# Why does correlation matrix need to be positive semi-definite and what does it mean to be or not to be positive semi-definite?

I have been researching the meaning of positive semi-definite property of correlation or covariance matrices.

I am looking for any information on

• Definition of positive semi-definiteness;
• Its important properties, practical implications;
• The consequence of having negative determinant, impact on multivariate analysis or simulation results etc.
• Do you want to understand what semi-definiteness is, or do you want to know why correlation matrices must be semi-definite, or do you want to know what important results are implied by this property?
– whuber
Sep 3 '13 at 22:34
• If correlation matrices where not semi-positive definite then you could get variances that were negative.
– user25658
Sep 3 '13 at 22:51
• I edited your question a bit, please check it. Also, please note that a matrix with an even number of negative eigenvalues will still have positive determinant. Sep 4 '13 at 17:03
• A covariance matrix is NOT always equal to the correlation matrix! Covariance considers normalized variables while the correlation matrix does not. Sep 6 '15 at 22:15
• Related questions: Is every covariance matrix positive definite? considers the broader case of covariance matrices, of which correlation matrices are a special case; also Is every correlation matrix positive semi-definite? and Is every correlation matrix positive definite? Nov 21 '15 at 22:45

The variance of a weighted sum $\sum_i a_i X_i$ of random variables must be nonnegative for all choices of real numbers $a_i$. Since the variance can be expressed as $$\operatorname{var}\left(\sum_i a_i X_i\right) = \sum_i \sum_j a_ia_j \operatorname{cov}(X_i,X_j) = \sum_i \sum_j a_ia_j \Sigma_{i,j},$$ we have that the covariance matrix $\Sigma = [\Sigma_{i,j}]$ must be positive semidefinite (which is sometimes called nonnegative definite). Recall that a matrix $C$ is called positive semidefinite if and only if $$\sum_i \sum_j a_ia_j C_{i,j} \geq 0 \;\; \forall a_i, a_j \in \mathbb R.$$

• Thanks, I removed my downvote but I did not upvote because it does not answer about practical implications. Say I have a matrix that is not positive definite (due for exemple to modifification by 'expert'). What would happen if I use it to calibrate and/or simulate data ? Specifically, is this a real problem when trying to study a big sum and there is only a few negative eigen values ? What would be an efficient algorithm to transform a non positive semi-definite correlation matrix to a positive semi-definite one ? What would be the impact of this algorithm ? Nov 26 '15 at 11:10
• @Were_cat Thanks for the reversal of the downvote. Nov 26 '15 at 16:28
• Could you please explain the first equality in the first equation? Mar 22 '18 at 15:32
• @VivekSubramanian Variance is a special case of the covariance function: $\operatorname{var}(X)=\operatorname{cov}(X,X)$ and the covariance function is bilinear (meaning it is a linear function with respect to each argument: \begin{align}\operatorname{cov}\left(\sum_i a_iX_i,Y\right)&=\sum_i a_i\operatorname{cov}(X_i,Y)\\ \operatorname{cov}\left(X, \sum_i b_jY_j,\right) &=\sum_j b_j \operatorname{cov}(X,Y_j)\end{align} Mar 22 '18 at 15:45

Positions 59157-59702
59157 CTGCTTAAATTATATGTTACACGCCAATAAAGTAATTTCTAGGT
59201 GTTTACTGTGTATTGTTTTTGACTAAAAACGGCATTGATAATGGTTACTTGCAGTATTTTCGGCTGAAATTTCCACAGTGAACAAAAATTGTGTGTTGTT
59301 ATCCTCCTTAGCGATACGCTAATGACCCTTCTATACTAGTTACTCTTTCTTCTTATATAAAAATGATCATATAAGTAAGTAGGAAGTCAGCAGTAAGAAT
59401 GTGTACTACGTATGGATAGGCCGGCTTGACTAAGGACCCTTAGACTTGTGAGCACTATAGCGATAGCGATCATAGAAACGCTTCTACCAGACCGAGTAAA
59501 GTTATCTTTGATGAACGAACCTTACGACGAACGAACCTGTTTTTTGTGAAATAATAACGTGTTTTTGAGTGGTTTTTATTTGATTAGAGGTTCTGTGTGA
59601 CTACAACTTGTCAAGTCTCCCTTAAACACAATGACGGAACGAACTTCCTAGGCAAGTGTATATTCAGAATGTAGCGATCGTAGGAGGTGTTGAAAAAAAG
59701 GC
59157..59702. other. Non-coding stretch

The answer is quite simple.

The correlation matrix is defined thus:

Let $X = [x_1, x_2, ..., x_n]$ be the $m\times n$ data matrix: $m$ observations, $n$ variables.

Define $X_b= [\frac{(x_1-\mu_1 e)}{s_1}, \frac{(x_2-\mu_2 e)}{s_2}, \frac{(x_3-\mu_3 e)}{s_3}, ...]$ as the matrix of normalized data, with $\mu_1$ being mean for the variable 1, $\mu_2$ the mean for variable 2, etc., and $s_1$ the standard deviation of variable 1, etc., and $e$ is a vector of all 1s.

The correlation matrix is then

$$C=X_b' X_b$$

A matrix $A$ is positive semi-definite if there is no vector $z$ such that $z' A z <0$.

Suppose $C$ is not positive definite. Then there exists a vector w such that $w' C w<0$.

However $(w' C w)=(w' X_b' X_b w)=(X_b w)'(X_b w) = {z_1^2+z_2^2...}$, where $z=X_b w$, and thus $w' C w$ is a sum of squares and therefore cannot be less than zero.

So not only the correlation matrix but any matrix $U$ which can be written in the form $V' V$ is positive semi-definite.

• This is by far the clearest most concise and useful answer. Thanks ! Oct 14 '16 at 8:46

(Possible looseness in reasoning would be mine. I'm not a mathematician: this is a depiction, not proof, and is from my numeric experimenting, not from books.)

1. A positive semidefinite (psd) matrix, also called Gramian matrix, is a matrix with no negative eigenvalues. Matrix with negative eigenvalues is not positive semidefinite, or non-Gramian. Both of these can be definite (no zero eigenvalues) or singular (with at least one zero eigenvalue). [Word "Gramian" is used in several different meanings in math, so perhaps should be avoided.]